Is thrombus related to short peripheral catheter failure?

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The purpose of this study was to clarify the relationship between SPC failure and etiologies such as thrombus, subcutaneous edema, and catheter dislodgment using ultrasonography and to explore the risk factors associated with the etiologies” Takahashi et al (2017).

Abstract:

Short peripheral catheter (SPC) failure is an important clinical problem. The purpose of this study was to clarify the relationship between SPC failure and etiologies such as thrombus, subcutaneous edema, and catheter dislodgment using ultrasonography and to explore the risk factors associated with the etiologies. Two hundred catheters that were in use for infusion, excluding chemotherapy, were observed.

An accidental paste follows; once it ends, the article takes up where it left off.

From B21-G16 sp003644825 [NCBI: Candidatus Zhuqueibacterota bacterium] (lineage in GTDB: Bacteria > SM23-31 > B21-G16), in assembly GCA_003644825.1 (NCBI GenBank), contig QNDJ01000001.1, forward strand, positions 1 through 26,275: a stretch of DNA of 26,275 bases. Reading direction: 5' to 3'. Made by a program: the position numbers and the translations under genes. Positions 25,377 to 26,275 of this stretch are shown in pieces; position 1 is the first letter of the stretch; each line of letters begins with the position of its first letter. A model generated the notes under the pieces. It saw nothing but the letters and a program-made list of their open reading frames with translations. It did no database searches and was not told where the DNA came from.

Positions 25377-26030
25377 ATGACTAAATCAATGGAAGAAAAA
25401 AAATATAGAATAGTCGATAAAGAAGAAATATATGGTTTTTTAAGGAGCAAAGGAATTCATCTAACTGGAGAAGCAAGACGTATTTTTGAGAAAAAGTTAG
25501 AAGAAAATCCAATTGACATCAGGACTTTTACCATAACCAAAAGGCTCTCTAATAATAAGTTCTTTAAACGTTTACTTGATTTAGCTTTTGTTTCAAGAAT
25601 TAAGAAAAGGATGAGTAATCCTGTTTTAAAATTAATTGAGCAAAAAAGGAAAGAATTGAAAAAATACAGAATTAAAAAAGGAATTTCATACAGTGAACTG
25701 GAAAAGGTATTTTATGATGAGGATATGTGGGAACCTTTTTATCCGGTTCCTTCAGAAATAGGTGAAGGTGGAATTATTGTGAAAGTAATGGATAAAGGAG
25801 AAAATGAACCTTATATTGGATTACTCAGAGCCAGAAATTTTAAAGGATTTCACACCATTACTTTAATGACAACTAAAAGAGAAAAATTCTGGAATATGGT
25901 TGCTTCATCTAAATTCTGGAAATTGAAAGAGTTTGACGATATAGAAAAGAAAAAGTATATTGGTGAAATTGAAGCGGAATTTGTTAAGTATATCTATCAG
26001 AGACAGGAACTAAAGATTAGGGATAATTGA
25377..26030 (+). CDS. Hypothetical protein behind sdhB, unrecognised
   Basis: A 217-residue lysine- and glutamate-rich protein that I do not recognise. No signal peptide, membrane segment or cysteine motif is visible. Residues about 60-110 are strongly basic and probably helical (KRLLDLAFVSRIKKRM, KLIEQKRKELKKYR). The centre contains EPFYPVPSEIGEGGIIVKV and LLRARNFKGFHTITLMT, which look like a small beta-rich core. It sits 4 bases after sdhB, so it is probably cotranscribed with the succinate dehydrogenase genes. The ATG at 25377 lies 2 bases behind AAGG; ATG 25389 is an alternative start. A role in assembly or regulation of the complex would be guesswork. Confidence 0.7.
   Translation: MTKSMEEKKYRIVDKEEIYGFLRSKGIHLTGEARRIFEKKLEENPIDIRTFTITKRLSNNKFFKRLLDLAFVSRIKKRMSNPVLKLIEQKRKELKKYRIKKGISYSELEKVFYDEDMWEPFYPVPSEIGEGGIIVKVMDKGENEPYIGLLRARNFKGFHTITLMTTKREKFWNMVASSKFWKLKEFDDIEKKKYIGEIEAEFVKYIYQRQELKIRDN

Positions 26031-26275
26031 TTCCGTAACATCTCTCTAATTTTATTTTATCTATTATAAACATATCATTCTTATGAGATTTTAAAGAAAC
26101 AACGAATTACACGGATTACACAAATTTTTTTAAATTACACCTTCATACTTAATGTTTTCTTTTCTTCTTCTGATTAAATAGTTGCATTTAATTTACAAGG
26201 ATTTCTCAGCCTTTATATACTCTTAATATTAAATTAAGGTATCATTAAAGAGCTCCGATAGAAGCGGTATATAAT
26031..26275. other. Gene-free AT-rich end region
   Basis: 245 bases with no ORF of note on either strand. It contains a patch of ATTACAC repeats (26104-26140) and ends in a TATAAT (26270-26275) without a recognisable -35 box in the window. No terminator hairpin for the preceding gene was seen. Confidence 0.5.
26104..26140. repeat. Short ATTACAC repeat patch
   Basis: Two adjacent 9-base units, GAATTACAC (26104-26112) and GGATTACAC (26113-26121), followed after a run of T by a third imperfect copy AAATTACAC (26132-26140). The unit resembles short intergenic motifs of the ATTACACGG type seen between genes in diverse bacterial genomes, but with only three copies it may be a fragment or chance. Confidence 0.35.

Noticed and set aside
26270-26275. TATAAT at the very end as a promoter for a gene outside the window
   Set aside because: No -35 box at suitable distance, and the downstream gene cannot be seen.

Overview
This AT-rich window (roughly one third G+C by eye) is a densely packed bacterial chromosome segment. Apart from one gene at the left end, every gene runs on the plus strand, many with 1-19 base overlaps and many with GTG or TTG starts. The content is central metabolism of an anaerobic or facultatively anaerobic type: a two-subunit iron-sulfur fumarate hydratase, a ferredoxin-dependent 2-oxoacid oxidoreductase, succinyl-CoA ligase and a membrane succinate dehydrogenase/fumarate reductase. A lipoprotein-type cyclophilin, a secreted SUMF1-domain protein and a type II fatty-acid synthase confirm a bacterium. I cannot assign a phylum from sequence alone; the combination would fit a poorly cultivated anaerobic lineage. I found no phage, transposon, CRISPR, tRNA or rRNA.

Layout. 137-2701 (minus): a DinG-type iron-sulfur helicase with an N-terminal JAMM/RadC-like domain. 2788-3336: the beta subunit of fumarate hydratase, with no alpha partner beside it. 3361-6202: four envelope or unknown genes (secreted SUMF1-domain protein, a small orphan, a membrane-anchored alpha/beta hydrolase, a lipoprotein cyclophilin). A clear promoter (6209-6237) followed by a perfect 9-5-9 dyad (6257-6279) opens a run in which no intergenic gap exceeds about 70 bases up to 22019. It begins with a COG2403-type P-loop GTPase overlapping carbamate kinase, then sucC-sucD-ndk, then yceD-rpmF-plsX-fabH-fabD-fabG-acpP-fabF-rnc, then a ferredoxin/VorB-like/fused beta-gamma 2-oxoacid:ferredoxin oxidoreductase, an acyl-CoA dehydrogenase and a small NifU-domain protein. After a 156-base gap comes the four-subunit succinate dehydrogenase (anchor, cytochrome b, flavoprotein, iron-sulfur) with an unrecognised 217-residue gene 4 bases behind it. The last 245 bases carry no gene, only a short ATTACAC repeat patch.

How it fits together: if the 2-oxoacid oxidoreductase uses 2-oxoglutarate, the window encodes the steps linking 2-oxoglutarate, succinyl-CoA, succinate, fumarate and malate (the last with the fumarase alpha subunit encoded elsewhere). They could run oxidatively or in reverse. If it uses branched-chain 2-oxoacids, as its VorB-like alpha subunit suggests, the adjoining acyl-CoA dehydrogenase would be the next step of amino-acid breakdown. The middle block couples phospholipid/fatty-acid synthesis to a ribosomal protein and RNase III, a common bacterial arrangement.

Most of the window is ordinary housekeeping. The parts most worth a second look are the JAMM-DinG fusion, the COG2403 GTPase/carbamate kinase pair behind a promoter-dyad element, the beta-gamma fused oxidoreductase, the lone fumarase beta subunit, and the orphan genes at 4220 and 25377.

Risk factors were examined by logistic regression analysis. Sixty catheters were removed as the result of SPC failure. Frequency of thrombus with subcutaneous edema in SPC failure cases was significantly greater than in those cases where therapy was completed without complications (P < .01). Multivariate analysis demonstrated that 2 or more insertion attempts were significantly associated with thrombus with subcutaneous edema. Results suggest that subsurface skin assessment for catheterization could prevent SPC failure.

Reference:

Takahashi, T., Murayama, R., Oe, M., Nakagami, G., Tanabe, H., Yabunaka, K., Arai, R., Komiyama, C., Uchida, M. and Sanada, H. (2017) Is Thrombus With Subcutaneous Edema Detected by Ultrasonography Related to Short Peripheral Catheter Failure? A Prospective Observational Study. Journal of Infusion Nursing. 40(5), p.313-322.

doi: 10.1097/NAN.0000000000000216.

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